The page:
"At regular intervals, the team reflects on how to become more effective, then tunes and adjusts its behavior accordingly."
- Principles behind the Agile Manifesto
Agile is what you make it. It is interesting to see how culture influences the agile process. As every team's culture is different, so are the implementations of the agile process. Kanban is better for some teams, others it is Scrum, and some just wrap Agile terminology around broken waterfall processes. The latter tends to fail, and when the "Wibbly-wobbly, agile waterfall-y" does not deliver on the promises of Agile, the blame is more-often-than-not put at the feet of Agile. We have seen Agile adoption fail, and when it does, it is usually due to a misalignment of a team's core cultural values with those values expressed in the Agile Manifesto. One clear sign of misalignment is the lack of Reviews, Demos, and Retrospectives.
These ceremonies are not a ceremony for ceremony’s sake. These are important and essential parts of any team’s success. I am not a fan of meetings, but if a team does not know where it has come from how can it know where it is going? Omitting a retro or reviews from your process does not save time. More likely, neglecting reviews and a retro delays delivery of excellent software. Teams end up repeating behaviors that are not beneficial to their overall success and not replicating ones that are. Retrospectives and reviews are happening anyway, just informally at the water cooler, at lunch over fish tacos in the west, and over BBQ in Texas. This informal version of reviews poses a problem: as they do not involve all members of the team, it makes it difficult for the entire team to become more efficient. Reviews are essential, just ask Jesse James and the Steelers. It answers the question, “are we getting things right and are we better than last time?” These are important questions for any team and are essential to building a vibrant culture where success and excellence is the norm.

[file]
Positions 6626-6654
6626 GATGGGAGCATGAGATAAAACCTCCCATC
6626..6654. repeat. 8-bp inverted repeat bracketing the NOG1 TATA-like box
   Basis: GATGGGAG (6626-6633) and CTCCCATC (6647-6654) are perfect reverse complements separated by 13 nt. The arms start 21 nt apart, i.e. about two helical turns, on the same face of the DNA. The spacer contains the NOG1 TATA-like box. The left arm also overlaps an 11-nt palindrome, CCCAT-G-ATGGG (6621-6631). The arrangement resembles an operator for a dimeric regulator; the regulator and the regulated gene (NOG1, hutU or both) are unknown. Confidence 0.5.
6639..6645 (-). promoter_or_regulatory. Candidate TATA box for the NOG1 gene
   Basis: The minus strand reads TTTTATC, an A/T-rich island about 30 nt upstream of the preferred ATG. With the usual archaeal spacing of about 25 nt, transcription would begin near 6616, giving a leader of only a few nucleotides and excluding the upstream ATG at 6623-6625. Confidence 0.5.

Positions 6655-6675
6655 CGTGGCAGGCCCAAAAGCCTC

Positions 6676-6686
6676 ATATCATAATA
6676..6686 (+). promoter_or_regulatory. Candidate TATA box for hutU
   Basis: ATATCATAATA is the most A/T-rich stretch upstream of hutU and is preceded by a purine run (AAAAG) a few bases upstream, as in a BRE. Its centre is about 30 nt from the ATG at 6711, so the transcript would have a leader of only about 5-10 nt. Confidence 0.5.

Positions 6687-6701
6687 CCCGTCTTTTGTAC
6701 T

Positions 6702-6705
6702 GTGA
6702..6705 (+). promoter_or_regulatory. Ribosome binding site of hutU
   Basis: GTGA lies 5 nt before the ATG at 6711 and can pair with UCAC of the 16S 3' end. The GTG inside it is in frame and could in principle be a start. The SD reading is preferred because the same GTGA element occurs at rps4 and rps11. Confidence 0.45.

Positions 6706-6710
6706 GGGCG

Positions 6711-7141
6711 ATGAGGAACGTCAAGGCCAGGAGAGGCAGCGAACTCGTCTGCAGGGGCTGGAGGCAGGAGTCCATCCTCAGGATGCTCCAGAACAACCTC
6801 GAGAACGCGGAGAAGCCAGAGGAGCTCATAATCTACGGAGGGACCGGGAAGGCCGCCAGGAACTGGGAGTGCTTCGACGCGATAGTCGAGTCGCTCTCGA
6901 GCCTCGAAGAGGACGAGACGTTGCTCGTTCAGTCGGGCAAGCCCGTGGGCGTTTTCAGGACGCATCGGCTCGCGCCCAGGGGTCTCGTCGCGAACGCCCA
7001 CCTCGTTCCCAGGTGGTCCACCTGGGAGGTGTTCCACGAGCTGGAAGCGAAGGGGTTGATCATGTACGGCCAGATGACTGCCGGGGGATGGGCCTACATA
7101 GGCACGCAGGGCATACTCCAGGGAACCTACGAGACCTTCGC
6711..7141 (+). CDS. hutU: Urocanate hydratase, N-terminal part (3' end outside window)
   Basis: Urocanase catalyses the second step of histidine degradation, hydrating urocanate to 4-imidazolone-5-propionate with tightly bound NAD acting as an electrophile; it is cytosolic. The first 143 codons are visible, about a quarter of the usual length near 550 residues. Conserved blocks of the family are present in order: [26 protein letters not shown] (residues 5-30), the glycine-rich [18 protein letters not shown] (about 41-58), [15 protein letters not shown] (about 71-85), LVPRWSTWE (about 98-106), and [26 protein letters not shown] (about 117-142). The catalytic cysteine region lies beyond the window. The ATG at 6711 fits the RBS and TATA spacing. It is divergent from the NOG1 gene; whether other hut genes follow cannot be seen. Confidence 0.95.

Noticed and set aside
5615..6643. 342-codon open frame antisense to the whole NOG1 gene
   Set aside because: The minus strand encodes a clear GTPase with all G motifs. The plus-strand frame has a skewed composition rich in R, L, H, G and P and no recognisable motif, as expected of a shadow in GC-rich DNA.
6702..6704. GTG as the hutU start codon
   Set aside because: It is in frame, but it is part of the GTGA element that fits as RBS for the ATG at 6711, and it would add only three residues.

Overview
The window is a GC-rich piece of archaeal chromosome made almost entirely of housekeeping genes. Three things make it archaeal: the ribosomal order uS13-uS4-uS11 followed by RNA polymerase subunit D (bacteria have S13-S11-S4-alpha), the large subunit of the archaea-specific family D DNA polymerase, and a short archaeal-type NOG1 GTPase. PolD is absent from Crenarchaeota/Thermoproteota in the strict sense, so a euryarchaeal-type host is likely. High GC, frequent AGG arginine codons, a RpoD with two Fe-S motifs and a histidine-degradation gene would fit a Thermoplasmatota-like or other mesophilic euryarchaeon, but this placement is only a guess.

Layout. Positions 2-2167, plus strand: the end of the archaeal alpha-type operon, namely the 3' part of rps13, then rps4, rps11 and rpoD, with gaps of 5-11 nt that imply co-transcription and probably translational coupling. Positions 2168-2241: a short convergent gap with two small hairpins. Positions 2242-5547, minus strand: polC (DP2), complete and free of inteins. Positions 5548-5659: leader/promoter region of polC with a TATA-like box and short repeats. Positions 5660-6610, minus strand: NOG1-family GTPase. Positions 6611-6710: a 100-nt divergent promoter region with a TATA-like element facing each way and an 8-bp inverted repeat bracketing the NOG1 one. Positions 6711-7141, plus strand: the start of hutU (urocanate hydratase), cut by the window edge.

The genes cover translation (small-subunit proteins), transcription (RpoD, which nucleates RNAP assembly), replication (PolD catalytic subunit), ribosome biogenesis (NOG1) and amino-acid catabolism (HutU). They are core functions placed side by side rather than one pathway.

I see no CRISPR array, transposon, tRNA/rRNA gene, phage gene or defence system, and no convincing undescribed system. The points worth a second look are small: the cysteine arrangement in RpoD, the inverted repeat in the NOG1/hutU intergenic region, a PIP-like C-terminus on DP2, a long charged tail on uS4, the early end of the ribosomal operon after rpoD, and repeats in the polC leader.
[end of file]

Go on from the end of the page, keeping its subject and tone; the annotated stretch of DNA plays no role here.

If your organization is agile and is skipping the retrospective, review, or demo, consider advocating for their inclusion in your process. If your team is waterfall, consider advocating for their inclusion in your process. It is going to be awkward at first, but one cannot strengthen their weaknesses if they are not identified. More pressing, a team cannot celebrate or repeat their success if they do not know what we did well.
The idea of a retrospective and review is also good for the individual. 2017 is drawing down to a close, and it is a good time reflector your accomplishments for the year. Make a countdown list of 2017, your most significant accomplishments, and most prominent opportunities for growth. The list may help to set a proper context as you set goals for next year. It will also help all of us rest a little easier knowing there will be at least one top for 2017 without "Despacito" listed at the top (If I hear that song one more time, so help me!).
In all seriousness, Thank You. From all of us, at Afterman. For allowing us to part of your team and your success, thank you. 2017 has been incredible, and we are looking forward great thing in 2018.
To every single Afterman: whether you check-in to TFS, commit to Git, or ensure that the only thing we have to worry about is committing to Git or checking-in to TFS. Thank You. Without every one of you 2017 wouldn't be as awesome as it has been, nor would 2018 look as bright. Enjoy your families and celebrations, and we can only imagine the things we are going build next year.